How to teach and improve soft skills

While it's true that certain attributes are difficult to force if employees don't naturally have them, they're not impossible to teach. One of the most important things you can do to improve employees' soft skills is to offerwell-rounded training opportunities for your staff. The Udemy report found that 72 percent of companies surveyed provide training that is only related to employees' roles. Paul Sebastien, vice president and general manager of Udemy for Business, said managers are often busy with the task at hand so they may not consider the less-than-motivating message these narrow training programs send to employees.

"Rounding out hard and soft skills in areas outside of employees' job descriptions brings untold benefits to the company," Sebastien said. "The most successful teams consist of members who have skillsets that complement one another and play off of team members' strengths. When employers invest in training in hard and soft skills, it helps employees feel valued as they work toward career development goals."

You don't even need a formal training program to help employees build their soft skills — Sebastien advised having employees set skill-related goals for themselves during the performance-review process, and help them access resources to achieve those goals.

"Look for opportunities for employees to practice soft skills that may need work," he said. "One example is leading meetings to practice public speaking, in an environment where they can feel safe to fail. Encourage all employees to share personal successes as well as failures so others can learn from these victories and shortcomings."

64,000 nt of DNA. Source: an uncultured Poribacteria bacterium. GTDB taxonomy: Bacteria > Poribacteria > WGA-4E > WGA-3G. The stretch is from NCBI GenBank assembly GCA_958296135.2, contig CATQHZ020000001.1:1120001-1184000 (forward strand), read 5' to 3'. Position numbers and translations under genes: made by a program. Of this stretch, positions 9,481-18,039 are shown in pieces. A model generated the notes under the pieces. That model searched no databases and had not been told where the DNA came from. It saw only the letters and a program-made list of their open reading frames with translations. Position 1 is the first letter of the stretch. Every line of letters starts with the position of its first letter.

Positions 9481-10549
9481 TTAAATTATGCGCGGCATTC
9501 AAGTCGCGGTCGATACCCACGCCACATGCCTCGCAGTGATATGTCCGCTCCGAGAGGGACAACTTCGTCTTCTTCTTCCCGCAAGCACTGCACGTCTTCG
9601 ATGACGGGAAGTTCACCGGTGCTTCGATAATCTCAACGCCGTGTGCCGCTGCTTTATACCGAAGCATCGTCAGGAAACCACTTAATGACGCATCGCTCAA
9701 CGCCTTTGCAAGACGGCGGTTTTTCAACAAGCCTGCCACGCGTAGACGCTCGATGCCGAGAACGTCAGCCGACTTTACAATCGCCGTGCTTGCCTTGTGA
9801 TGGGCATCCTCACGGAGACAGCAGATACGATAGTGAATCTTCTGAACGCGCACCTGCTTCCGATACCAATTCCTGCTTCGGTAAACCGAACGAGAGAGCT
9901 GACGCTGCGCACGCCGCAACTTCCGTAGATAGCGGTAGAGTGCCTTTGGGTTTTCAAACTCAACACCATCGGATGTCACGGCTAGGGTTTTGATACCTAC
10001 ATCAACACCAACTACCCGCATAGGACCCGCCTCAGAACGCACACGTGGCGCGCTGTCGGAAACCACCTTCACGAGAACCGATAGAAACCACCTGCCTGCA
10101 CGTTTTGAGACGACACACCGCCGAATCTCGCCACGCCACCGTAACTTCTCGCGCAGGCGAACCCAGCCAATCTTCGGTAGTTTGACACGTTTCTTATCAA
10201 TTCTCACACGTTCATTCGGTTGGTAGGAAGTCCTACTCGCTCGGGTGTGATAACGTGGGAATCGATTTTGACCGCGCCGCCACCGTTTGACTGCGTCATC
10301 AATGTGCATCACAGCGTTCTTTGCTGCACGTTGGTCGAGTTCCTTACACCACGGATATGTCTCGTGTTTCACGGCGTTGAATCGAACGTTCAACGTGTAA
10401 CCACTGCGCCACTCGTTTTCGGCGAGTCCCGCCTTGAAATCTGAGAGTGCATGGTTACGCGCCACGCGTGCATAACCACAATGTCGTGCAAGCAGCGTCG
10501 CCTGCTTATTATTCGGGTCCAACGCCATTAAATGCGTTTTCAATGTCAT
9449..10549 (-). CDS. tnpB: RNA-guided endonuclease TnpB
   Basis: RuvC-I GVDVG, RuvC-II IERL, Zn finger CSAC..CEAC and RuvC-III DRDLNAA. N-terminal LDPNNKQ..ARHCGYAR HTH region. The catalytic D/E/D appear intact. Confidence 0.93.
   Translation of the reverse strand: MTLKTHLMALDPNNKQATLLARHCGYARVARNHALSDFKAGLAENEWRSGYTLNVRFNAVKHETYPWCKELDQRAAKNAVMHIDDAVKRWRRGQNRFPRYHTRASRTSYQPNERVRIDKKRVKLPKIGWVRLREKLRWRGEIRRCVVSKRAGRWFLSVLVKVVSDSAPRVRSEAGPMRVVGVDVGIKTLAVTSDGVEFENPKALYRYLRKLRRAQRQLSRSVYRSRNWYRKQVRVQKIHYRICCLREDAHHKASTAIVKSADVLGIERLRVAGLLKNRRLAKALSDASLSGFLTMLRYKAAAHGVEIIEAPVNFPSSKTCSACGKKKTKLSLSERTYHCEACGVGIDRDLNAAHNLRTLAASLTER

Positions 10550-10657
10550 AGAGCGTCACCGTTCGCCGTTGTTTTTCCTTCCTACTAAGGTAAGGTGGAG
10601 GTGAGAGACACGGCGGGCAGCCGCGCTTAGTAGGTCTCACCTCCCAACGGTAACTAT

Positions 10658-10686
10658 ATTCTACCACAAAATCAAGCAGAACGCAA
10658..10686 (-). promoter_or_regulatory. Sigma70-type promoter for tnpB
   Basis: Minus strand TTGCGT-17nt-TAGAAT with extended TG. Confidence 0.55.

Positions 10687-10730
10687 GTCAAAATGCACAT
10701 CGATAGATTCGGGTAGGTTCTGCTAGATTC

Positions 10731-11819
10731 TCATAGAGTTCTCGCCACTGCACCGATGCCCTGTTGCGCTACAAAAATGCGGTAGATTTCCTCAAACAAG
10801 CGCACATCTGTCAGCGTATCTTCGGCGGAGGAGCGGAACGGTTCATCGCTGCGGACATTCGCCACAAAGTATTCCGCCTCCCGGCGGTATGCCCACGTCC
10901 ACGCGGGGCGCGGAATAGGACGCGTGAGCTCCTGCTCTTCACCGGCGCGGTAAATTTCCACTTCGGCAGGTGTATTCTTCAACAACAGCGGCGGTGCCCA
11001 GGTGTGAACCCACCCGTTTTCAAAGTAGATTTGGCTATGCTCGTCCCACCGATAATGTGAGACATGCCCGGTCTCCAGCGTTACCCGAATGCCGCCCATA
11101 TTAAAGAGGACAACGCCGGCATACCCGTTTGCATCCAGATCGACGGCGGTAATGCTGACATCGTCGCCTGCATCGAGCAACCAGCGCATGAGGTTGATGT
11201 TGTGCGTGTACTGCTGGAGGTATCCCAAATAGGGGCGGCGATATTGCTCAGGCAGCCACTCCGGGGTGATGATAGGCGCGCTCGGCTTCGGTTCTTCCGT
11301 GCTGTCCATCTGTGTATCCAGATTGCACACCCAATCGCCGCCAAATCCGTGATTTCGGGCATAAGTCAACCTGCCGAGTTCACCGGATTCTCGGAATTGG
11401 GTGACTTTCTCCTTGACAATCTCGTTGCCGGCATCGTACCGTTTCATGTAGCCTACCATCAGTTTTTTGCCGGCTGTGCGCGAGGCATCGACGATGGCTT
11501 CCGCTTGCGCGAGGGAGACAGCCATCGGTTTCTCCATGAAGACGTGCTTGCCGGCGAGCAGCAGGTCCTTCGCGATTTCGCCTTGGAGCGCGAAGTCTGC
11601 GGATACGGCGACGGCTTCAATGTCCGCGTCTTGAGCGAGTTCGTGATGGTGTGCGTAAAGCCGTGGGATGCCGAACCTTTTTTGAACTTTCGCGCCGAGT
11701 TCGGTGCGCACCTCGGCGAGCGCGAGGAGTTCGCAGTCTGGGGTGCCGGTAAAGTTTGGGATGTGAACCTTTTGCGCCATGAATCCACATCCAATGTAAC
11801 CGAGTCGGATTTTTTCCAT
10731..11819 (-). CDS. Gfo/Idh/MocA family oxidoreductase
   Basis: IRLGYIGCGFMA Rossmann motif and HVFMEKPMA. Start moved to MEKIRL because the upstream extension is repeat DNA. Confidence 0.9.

The other key way to improve employee's soft skills is leading by example. The company culture and work environment you establish as a manager play a huge role in encouraging (or discouraging) the development of these skills. If you want employees to work hard and collaborate with each other, you need to show them how first.

"If [your company's] leadership values skills such as a positive attitude, strong worth ethic, teamwork and collaboration, the newer employees will naturally start to inherit these very important traits," Mitzen said. "Company mentorship programs are a great way to align new employees with the more experienced workers within your company whose behaviors you want the newer generation to emulate."

"[Soft skills are] something you learn by doing, and you have to live it to learn it," Ciamillo added. "It's like parenting — your children don't do what you say, they do what you do. If you are a good example and live by the culture you want to establish ... [your] workers will follow."

Nicole Fallon
Nicole Fallon

Nicole Fallon received her Bachelor's degree in Media, Culture and Communication from New York University. She began freelancing for Business News Daily in 2010 and joined the team as a staff writer three years later. She currently serves as the assistant editor. Reach her by email, or follow her on Twitter.